EAST RUTHERFORD, N.J. (AP) -- One pass in four games isn't the only thing New York Giants rookie receiver Rueben Randle has caught.
The second-round draft pick was on the receiving end of nationally televised criticism by NBC football analyst Cris Collinsworth Sunday, and it has left him a little confused.
During the Giants' loss to the Eagles in Philadelphia, Collinsworth said that some people with the team were questioning Randle's work ethic and were hoping that he grows up and becomes more of a professional.
Randle, who has had limited action with a veteran receiver corps, learned of Collinsworth's comments on Twitter. He admits he is still trying to learn a very complex offense, but he added that no one on the coaching staff has complained about his work ethic.
The bottom line for the Giants (2-2) is that they might need Randle on Sunday against the winless Cleveland Browns.
Hakeem Nicks missed his second straight game with foot and knee issues, and the receiving ranks took an unexpected hit early this week when Ramses Barden showed up at work on Tuesday with what was determined to be a concussion. Neither Nicks nor Barden practiced Wednesday, leaving Randle as the No. 3 receiver behind Victor Cruz and Domenik Hixon.
Instead of talking about playing time, though, Randle spent more time being asked about Collinsworth.
"I am not really sure what he is referring to, so it is kind of hard for me to comment on it," Randle said of the criticism by the former receiver who has won an Emmy for his work as a sportscaster.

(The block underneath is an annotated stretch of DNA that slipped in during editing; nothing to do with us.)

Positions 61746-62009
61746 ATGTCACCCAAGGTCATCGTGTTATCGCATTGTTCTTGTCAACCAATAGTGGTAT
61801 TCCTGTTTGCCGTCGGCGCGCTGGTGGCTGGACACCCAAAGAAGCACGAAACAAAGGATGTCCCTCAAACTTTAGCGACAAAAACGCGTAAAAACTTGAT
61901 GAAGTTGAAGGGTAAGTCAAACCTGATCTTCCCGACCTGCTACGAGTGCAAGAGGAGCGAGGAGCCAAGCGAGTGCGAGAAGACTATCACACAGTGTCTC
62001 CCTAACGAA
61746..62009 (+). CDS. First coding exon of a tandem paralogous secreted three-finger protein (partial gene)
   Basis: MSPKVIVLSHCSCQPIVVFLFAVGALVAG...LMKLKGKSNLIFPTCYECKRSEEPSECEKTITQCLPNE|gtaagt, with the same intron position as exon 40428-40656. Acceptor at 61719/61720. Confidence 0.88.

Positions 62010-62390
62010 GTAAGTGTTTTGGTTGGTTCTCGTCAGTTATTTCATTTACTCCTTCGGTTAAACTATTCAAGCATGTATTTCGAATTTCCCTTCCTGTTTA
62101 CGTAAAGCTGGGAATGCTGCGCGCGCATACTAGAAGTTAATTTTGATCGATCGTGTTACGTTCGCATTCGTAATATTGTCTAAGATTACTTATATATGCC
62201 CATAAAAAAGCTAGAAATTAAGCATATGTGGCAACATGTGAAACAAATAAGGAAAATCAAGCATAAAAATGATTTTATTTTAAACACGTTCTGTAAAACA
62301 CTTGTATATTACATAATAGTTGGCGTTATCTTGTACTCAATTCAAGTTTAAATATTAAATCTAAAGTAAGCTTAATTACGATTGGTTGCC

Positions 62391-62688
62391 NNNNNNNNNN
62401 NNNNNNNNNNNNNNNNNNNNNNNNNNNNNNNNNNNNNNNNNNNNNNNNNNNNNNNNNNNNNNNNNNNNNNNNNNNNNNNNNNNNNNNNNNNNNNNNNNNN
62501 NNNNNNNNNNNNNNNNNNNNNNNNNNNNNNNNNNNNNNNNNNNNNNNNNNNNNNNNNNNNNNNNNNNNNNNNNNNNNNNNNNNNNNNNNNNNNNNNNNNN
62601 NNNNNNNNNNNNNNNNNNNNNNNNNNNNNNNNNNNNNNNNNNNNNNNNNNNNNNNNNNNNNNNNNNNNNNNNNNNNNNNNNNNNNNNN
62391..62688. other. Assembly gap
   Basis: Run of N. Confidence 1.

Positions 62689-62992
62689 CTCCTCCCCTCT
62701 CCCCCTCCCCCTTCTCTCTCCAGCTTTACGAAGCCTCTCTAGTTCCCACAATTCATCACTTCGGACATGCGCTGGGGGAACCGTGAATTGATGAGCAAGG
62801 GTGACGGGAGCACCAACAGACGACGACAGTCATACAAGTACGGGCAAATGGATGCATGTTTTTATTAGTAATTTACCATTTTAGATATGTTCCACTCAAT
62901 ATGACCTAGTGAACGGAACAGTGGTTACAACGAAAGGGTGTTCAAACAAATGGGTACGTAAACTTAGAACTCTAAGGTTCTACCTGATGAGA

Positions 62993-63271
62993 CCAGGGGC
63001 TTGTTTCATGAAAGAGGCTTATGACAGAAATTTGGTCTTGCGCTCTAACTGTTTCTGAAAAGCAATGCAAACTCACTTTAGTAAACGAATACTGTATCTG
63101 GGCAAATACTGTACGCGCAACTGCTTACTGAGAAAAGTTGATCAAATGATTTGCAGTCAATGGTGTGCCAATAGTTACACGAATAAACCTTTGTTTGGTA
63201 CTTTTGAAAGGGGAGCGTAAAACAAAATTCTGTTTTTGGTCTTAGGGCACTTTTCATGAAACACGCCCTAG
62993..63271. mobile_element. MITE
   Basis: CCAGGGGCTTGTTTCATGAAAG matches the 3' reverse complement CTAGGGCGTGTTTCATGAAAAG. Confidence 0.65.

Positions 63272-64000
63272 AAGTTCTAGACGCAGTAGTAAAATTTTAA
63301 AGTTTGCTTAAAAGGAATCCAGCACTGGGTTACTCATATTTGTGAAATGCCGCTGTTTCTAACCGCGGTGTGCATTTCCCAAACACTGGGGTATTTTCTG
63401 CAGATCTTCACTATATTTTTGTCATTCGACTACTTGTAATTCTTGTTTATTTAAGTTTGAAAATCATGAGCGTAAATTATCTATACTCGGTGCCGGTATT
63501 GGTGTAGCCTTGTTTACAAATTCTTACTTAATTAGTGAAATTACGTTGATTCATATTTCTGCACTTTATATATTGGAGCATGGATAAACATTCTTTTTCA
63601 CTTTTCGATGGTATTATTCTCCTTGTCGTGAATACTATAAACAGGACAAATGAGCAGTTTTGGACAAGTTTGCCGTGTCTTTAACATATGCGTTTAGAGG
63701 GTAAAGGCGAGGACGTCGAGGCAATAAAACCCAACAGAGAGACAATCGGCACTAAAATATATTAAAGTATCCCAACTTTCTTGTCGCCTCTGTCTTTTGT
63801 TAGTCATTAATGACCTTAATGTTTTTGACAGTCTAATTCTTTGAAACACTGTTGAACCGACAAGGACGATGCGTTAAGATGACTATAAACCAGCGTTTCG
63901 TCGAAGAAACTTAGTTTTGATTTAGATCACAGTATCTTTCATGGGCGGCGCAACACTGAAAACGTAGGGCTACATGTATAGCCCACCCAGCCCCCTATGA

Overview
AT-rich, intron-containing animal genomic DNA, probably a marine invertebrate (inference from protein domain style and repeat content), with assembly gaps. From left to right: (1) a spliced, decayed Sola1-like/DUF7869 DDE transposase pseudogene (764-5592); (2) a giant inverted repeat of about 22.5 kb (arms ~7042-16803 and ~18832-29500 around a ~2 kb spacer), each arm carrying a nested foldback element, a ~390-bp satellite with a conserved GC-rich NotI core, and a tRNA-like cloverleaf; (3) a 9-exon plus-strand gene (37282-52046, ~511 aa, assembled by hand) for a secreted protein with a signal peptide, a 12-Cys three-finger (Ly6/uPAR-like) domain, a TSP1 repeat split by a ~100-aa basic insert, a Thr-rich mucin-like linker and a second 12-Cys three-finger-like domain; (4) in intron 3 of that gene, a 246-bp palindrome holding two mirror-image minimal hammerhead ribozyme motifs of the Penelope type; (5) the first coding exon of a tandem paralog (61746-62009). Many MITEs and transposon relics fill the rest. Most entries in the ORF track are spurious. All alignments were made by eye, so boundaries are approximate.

Randle admits he has not produced as much as he had hoped.
"I mean, as a rookie you come in and struggle and things like that," the former LSU product said. "My job here is (to) just continue to work hard and to trust in my teammates and the coaching staff each and every week, and just take advantage of the opportunities they give me."
Teammates defended the rookie.
"Rueben, he's young and he's trying to figure out what it takes to compete and get mentally and physically ready for upcoming games," quarterback Eli Manning said. "He has talent, he's been working better, having an understanding of just how we work and how we prepare each week and he's been getting more reps these last few weeks, so he's doing a good job of putting everything together. He's going to have to play for us whether it is this week or sometime, he's going to have to make some plays for us, and I believe he can do that. He can help us out."
Most of the veterans said it's not surprising that a young player isn't picking things up right away.
Amani Toomer, who like Randle was a second-round pick, did almost nothing as a rookie and really didn't start catching on until his second season. He retired holding a number of Giants' receiving records.
"We've been trying to set an example for him to kind of follow the whole working and football (idea). When you come to the Giants facility we're working," Hixon said. " (He's) just trying to get his feet underneath him with the schedule and everything. Probably one of the most odd things at (the NFL level is) you go home, you don't go to class, so that's your study time. That's when you study tape and do different things like that. Just getting adjusted to the schedule."